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Business News/ Opinion / Equities and bonds: a tale of two markets

Equities and bonds: a tale of two markets

There is no need to panic over the equity euphoriabut the bond market points to the need to be realistic about the macro risks ahead

The bond market has been more sensitive to these macro risks in recent weeks while the equity market is steaming ahead. Illustration: Jayachandran/MintPremium
The bond market has been more sensitive to these macro risks in recent weeks while the equity market is steaming ahead. Illustration: Jayachandran/Mint

The equity market has seen its best month before a Union budget in more than a decade. The bond market has had a more rocky ride. The sharp contrast between the euphoria in equity trading rooms and the more circumspect mood in bond trading rooms is in some way a reflection of one of the main messages of the Economic Survey released by the Union finance ministry earlier this week: The story of the Indian economy in 2018 will hover between the themes of revival and risk.

The equity market seems to be more focused right now on the economic revival theme. It has good reason to do so. The Indian economy is clearly on track to accelerate. The effects of the twin shocks from demonetization and the messy introduction of the goods and services tax (GST) seem to have dissipated. The early corporate results announcements for the third quarter also show profit growth is picking up, albeit from a low base in the same quarter last year.

The bond market seems to be more concerned about the macro risk theme. Bond yields have moved around a fair bit on fears that the government may have to borrow more to fund its fiscal deficit. The yield curve has also steepened because of the prospect of higher inflation this year. The recent statement by chief economic adviser Arvind Subramanian about how interest rates are now aligned with inflation realities also suggests that the finance ministry is now in agreement with the cautious stance of the Reserve Bank of India, leaving behind at least two years of disagreement. In other words, domestic monetary easing is now almost definitely off the table.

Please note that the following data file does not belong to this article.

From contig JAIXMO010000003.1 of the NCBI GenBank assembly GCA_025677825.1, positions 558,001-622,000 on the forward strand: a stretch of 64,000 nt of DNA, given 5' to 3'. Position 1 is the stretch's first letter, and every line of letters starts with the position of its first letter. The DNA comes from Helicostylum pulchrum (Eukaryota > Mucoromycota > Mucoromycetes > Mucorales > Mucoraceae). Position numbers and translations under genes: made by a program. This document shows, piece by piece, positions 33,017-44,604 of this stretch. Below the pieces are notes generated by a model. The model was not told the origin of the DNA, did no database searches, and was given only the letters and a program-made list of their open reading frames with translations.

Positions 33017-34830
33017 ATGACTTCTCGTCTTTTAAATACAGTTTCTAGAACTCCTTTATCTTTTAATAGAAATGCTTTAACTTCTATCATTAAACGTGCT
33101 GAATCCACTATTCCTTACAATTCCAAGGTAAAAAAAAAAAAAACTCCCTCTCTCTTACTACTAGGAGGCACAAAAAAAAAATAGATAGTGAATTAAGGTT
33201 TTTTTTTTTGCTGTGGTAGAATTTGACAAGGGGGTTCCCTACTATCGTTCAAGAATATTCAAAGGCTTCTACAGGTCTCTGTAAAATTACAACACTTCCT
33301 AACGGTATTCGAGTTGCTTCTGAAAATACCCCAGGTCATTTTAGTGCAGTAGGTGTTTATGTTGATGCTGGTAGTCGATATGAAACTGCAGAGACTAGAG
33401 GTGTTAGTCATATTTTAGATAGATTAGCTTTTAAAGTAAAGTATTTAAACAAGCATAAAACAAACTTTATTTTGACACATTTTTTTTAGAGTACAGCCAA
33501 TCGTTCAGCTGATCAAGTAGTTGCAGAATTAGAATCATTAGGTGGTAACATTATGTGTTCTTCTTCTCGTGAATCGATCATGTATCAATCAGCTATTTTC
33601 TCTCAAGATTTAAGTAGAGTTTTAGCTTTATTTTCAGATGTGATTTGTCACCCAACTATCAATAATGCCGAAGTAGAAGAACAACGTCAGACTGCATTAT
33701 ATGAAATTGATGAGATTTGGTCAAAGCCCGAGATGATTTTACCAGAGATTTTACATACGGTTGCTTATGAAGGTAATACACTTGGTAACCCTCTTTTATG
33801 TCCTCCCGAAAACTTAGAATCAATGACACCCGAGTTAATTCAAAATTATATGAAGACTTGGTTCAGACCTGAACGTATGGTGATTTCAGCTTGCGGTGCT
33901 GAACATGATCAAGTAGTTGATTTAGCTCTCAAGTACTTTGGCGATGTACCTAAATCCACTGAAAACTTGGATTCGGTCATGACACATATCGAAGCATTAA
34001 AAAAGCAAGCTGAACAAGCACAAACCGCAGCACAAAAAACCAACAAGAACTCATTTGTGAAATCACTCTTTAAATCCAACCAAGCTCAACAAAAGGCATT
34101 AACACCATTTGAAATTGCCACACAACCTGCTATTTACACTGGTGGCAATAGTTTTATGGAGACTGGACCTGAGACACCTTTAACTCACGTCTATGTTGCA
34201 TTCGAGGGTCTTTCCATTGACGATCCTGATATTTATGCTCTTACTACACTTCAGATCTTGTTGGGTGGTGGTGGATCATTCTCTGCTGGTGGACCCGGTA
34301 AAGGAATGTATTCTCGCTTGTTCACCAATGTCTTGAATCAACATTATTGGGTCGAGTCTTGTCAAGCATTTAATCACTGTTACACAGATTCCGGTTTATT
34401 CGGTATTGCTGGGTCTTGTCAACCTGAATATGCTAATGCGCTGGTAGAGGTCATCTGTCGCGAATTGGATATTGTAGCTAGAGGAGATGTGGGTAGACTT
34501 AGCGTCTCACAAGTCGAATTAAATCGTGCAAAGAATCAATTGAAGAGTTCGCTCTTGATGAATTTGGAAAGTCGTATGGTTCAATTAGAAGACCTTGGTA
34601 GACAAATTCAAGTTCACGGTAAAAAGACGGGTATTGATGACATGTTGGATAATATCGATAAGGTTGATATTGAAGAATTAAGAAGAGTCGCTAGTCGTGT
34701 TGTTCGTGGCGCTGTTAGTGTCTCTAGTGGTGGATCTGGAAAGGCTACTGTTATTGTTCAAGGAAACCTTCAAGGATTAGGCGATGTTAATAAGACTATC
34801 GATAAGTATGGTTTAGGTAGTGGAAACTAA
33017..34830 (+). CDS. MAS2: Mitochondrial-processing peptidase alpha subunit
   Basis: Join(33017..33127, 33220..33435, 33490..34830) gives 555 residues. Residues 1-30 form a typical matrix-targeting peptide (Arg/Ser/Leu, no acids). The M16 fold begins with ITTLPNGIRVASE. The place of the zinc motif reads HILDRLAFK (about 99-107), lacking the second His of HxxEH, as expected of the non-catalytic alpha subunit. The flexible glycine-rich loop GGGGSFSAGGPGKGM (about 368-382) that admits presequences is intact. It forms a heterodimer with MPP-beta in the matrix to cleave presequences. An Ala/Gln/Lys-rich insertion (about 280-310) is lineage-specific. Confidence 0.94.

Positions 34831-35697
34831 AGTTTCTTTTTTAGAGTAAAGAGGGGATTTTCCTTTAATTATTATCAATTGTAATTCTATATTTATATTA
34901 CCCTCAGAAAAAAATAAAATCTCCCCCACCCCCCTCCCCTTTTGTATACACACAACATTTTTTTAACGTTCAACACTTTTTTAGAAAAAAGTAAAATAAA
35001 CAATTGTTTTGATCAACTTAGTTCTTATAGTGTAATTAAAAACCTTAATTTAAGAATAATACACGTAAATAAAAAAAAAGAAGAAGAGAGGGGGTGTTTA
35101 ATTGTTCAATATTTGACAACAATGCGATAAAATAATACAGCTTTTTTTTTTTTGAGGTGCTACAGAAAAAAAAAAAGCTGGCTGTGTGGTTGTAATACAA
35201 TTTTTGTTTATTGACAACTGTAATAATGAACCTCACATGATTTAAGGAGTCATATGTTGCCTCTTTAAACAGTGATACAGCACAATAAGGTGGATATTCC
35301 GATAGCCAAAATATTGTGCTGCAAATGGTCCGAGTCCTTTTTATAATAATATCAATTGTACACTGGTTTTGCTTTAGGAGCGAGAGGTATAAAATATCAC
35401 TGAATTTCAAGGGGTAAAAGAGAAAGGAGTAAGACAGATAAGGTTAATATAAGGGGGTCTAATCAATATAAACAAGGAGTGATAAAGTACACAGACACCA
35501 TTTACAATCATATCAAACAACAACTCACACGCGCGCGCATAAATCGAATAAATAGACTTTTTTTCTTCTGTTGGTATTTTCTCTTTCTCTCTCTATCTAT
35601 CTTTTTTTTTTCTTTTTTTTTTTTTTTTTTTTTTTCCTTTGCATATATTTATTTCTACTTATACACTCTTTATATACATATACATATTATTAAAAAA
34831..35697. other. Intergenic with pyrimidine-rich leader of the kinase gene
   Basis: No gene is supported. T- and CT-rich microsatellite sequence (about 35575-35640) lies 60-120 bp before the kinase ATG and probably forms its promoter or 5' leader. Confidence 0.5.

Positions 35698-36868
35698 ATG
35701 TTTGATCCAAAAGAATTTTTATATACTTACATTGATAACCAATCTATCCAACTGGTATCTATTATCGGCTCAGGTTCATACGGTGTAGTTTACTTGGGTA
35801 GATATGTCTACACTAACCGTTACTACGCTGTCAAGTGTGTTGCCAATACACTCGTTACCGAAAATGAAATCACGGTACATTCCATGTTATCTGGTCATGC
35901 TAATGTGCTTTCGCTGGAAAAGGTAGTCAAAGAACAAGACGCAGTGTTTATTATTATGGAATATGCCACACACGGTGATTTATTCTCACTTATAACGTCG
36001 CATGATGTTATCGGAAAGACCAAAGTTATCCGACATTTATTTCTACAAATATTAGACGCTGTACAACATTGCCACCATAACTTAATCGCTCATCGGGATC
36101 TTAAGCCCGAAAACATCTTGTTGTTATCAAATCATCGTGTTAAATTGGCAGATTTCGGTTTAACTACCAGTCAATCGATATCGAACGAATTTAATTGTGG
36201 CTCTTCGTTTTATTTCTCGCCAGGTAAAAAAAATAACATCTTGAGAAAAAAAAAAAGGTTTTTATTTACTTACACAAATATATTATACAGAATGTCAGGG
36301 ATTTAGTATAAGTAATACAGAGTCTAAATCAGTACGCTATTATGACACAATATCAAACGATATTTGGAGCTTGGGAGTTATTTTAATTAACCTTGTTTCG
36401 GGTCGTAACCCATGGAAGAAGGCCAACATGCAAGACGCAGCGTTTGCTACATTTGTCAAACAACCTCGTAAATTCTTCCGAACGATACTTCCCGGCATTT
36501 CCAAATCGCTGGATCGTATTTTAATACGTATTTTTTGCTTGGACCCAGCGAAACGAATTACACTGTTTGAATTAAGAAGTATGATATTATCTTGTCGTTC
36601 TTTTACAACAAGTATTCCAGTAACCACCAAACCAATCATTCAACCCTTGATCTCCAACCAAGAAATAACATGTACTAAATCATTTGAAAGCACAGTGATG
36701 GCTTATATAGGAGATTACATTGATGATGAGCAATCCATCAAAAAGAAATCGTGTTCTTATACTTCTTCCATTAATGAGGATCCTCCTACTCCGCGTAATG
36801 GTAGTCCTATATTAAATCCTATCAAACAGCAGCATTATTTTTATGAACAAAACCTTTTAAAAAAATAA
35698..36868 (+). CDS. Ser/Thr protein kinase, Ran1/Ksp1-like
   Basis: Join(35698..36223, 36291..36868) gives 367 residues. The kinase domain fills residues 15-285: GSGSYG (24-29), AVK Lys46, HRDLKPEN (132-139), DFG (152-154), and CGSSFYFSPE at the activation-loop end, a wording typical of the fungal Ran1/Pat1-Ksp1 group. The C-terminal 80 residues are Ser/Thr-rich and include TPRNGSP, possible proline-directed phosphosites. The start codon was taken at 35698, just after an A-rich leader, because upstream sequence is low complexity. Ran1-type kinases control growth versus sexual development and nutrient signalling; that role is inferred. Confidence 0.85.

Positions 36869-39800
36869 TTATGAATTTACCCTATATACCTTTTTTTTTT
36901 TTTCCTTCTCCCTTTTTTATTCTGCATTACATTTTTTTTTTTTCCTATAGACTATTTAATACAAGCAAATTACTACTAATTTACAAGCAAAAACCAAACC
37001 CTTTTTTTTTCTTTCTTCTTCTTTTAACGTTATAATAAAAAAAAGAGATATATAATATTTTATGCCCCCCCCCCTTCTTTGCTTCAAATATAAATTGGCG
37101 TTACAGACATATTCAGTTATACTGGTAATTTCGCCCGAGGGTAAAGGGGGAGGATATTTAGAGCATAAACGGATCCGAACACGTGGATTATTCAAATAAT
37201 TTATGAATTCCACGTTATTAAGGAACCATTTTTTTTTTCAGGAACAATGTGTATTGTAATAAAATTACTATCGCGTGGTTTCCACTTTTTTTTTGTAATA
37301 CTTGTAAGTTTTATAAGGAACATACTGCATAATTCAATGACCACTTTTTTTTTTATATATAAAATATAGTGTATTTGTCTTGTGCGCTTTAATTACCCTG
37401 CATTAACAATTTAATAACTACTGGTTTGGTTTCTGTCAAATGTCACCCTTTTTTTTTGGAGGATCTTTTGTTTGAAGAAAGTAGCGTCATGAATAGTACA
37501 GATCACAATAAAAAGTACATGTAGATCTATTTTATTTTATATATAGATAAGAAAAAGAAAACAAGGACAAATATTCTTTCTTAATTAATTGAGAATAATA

The trajectory of Indian asset prices over the next year should be seen not only in terms of the change in domestic economic fundamentals but also against the backdrop of global developments. The output gaps in developed economies are expected to close for the first time since the advent of the North Atlantic financial crisis in late 2008. Tighter labour markets will push inflation in these economies closer to central bank targets.

It is thus no surprise that the US has already begun to normalize its monetary policy, in terms of shrinking the central bank balance sheet as well as moving towards higher interest rates in the year ahead. The former is perhaps of greater importance to countries such as India. The International Monetary Fund has estimated that capital flows to emerging economies will reduce by $70 billion over the next two years—$55 billion because of the reversal of quantitative easing and $15 billion because of higher interest rates. Compare this with the $240 billion in average annual capital flows to emerging economies since 2010.

The other source of global risk is the recent increase in crude oil prices. India could be heading towards a negative terms of trade shock that mirrors the positive shock it benefited from after 2014. Higher global oil prices will not only feed into inflation but also widen the current account deficit.

Sajjid Chinoy of investment bank JPMorgan estimates that the current account deficit could widen to a five-year high of around $75 billion—a gap that needs to be funded at a time when global capital flows are likely to shrink following monetary policy normalization in the developed world.

There is no doubt that the improvement in corporate profits will provide more solid support to current share prices. India is nowhere near either the overvaluation or inflationary pressures of early 2008. There is no reason for equity investors to panic, especially the steady investors who have signed up for systematic investment plans.

However, all euphoria must be tempered with the macro risks that lie ahead—higher domestic interest rates if inflation moves up substantially, some demand compression in case the current account deficit becomes uncomfortably large, the prospect of lower global capital inflows—or even a sudden stop—as US monetary policy normalizes.

The bond market has been more sensitive to these macro risks in recent weeks while the equity market is steaming ahead. Panic is definitely unwarranted. Yet, it is time the euphoria in the equity market is balanced with a sense of sober reality.

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Updated: 01 Feb 2018, 02:08 AM IST
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